Every now and then it’s a good idea for artists to look to each other for inspiration. Viewing art on-line is one thing, but going to a show and seeing art up close and personal is quite another. Appreciating texture, examining brushwork, pondering substrate solutions, taking in new and unique mediums.
I had the sincere pleasure of taking a few days off and heading to visit my dear friend Mary in Indian Rocks Beach this past weekend. Mary and I met through art, she and her friend Brenda road tripped all the way from IRB to Jacksonville, FL to see my Noah’s Ark Exhibit some years ago. She invited me to teach my Paper Paintings Collage Workshop at the Beach Art Center and then to join her in taking Dreama’s oil painting workshop there.
We go way back and we have lots in common.
So much in common that when Mary informed her husband Dick that we were going to dinner with Debbie and her husband Mike, Dick said “I’m not going if I’m going to be the only man there, and if you are only going to talk about art for two hours.” Mary and I gave each other the look and she told Dick “You won’t be the only man there, you can talk to Mike. And what else IS there to talk about?”
I get it. We laughed. I have the best Art Friends.
Dunedin Art Center
Mary wanted to take me to the Miniature Exhibit at Dunedin. We drove over there with much anticipation of the teeny tiny realistic work. So teeny tiny that there were big old magnifying glasses hanging next to each display. I had never seen such an exhibit, it was truly mesmerizing. Mary and I looked carefully at each piece and enjoyed a few artists demonstrating how they paint with a single hair brush under a magnifying glass. Mary and I agreed that we would have to be sedated to accomplish such a task.
And then the paper in an adjoining purple room caught my eye.
Rick Entel’s Cardboard Menagerie was an exhibit that excited my senses and made me ooh and aaah. Just Wow. Entel’s whimsical work gives broken stringed instruments a new sense of purpose and a new voice. These geodesic, intricate sculptures are an imaginative and ingenious fusion of discarded cardboard, paper with type and text, and stringed instrument parts and pieces transformed into a menagerie of soulful animals.
The paper, type, text, and violin parts made my heart sing.
I immediately looked up Rich Entel. Rich Entel, M.D. of Portland, Maine, was selected for the Skowhegan School of Painting and Sculpture and was an artist-in-residence at the MacDowell Colony. His work has been included in a Portland Museum of Art Biennial. He is an alumnus of Dartmouth College and Mt. Sinai School of Medicine. He grew up in Dunedin, FL.
Next Stop, Temple Beth-El
The next morning Debbie and Suzy joined us for a trip to the very well attended 43rd Annual Art Beth-El. I had met Debbie in Dreama’s workshop, Suzy was a new friend. You see? Every now and then you have to get OUT of your studio and meet some new people, be inspired. What a wonderful and diverse display of art they had at this festival. There were a few artists I know personally, from Orlando represented. There were a few artists Mary knew personally from Indian Rocks Beach represented, who she introduced me to. There was not only visual art, but sculpture, glass, jewelry, and student art.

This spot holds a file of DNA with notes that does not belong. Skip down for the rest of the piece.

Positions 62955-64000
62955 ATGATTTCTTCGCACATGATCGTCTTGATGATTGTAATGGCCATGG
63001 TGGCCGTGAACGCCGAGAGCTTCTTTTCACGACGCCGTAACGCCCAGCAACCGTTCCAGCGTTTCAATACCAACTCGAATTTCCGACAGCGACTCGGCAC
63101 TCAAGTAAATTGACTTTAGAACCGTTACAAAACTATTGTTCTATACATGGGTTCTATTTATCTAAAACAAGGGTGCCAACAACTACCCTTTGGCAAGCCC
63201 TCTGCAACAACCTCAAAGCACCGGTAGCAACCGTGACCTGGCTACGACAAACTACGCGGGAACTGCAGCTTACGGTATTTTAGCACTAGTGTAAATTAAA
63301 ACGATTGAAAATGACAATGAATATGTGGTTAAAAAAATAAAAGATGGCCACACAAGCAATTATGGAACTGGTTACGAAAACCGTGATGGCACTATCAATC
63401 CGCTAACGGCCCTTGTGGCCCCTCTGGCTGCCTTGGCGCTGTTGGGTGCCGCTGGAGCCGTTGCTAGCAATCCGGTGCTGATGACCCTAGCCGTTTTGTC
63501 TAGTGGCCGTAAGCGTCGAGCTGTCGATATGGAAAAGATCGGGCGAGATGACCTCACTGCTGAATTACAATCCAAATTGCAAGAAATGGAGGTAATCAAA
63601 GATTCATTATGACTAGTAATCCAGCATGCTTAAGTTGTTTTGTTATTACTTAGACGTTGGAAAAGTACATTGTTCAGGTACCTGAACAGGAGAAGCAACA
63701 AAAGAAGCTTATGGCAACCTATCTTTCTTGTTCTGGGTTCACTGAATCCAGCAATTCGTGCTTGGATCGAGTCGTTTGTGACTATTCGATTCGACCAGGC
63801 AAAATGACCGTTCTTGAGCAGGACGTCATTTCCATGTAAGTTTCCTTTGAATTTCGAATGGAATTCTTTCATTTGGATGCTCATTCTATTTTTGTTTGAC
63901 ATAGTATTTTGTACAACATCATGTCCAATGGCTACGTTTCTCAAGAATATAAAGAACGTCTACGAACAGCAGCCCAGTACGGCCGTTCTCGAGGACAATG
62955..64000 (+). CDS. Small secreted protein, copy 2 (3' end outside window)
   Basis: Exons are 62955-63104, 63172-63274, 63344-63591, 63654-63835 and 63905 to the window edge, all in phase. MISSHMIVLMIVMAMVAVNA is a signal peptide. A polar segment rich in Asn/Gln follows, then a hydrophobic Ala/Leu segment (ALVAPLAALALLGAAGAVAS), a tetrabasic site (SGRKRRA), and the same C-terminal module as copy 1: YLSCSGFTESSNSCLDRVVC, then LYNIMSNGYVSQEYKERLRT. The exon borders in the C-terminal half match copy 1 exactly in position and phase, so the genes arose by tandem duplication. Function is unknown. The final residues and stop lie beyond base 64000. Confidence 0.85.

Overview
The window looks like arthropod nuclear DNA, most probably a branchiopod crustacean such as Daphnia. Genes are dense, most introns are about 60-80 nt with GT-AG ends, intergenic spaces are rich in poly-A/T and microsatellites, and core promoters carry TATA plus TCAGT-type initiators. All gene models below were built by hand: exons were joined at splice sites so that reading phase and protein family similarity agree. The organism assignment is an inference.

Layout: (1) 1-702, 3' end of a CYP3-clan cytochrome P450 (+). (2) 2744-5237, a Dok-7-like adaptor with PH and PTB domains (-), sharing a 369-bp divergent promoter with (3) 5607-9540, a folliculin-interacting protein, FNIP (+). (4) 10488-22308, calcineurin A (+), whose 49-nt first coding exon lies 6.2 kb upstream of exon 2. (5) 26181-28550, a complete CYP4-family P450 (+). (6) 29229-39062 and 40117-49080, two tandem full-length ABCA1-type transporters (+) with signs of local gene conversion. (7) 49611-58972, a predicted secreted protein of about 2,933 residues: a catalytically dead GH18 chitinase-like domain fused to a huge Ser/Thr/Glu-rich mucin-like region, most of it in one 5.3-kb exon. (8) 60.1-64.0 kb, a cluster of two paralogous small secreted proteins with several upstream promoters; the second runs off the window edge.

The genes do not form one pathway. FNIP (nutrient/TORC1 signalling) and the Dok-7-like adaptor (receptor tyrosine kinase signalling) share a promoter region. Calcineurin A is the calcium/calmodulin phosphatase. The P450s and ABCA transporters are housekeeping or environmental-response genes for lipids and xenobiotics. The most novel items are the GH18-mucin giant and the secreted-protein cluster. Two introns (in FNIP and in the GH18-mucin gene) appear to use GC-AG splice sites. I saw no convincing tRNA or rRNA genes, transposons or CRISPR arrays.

Tomorrow is Cheries’s birthday and I’m making the trek to Vero Beach to spend the day. I bought her a stained glass heart (top left) for her bedroom window. I thought it would add some color and light that she could appreciate, and to remind her that I love her. I was dazzled by the color of the glass and spent a lot of time looking. I suspected this would be a birthday gift that might make Cherie happy.
What makes me happy, is seeing student work included with professional work at such a well attended event. Pinellas County High School Students had an amazing exhibit of imaginative and talented work that was just as crowded as the rest of the artists’ space. Mya Nowicki had some amazing dresses of paper, bubble wrap, glass and magazines.
You know how I feel about art and fashion.
I fell in LOVE with Speed Dial by Mallory Lundquist. I looked up Gibbs High School, found the email for her art teacher, emailed him about her work and asked him if she would sell it (the student exhibit was not for facilitating sales). He told me she needed the work for her Senior thesis, She emailed me and told me it was committed to a year of exhibits.
I told her I could wait, albeit impatiently.
I’ve got a year to make room on my wall. Thank you Mallory! Not only am I thrilled with the sculpture (I absolutely adore the spiral cord curly hair, and I can relate to land lines) but more so I am thrilled with the idea of inspiring and supporting an emerging artist and student who has been been accepted to the Art School of the Museum of Fine Art in Boston! She was awarded a presidential scholarship of $14,000 annually and shared with me that she is now hunting for ways of paying off the rest.
Your Inspiration Inspiring Others
Mary has a great little home studio, I love her space. Her and Dick sold their house in Ohio recently and Mary had to downsize. She managed to donate a lot of her supplies to a school that could use it. She donated some things to the Beach Art Center, and then she and Dick found ways to store the rest in her extra bedroom studio. There is something wonderful about being able to work from home isn’t there? The commute is great and you can paint in your PJs.
Mary inspires me because she creates a huge amount of work in her cozy space. She has the perfect setup, an easel next to the north light window, a computer with a big oversized monitor, and great storage shelving. Oh! And they removed the carpet and painted the concrete floor. THAT’s the best–not having to worry about the floor.
The paint covered PJs are easy to deal with.
Thank you for being
a part of my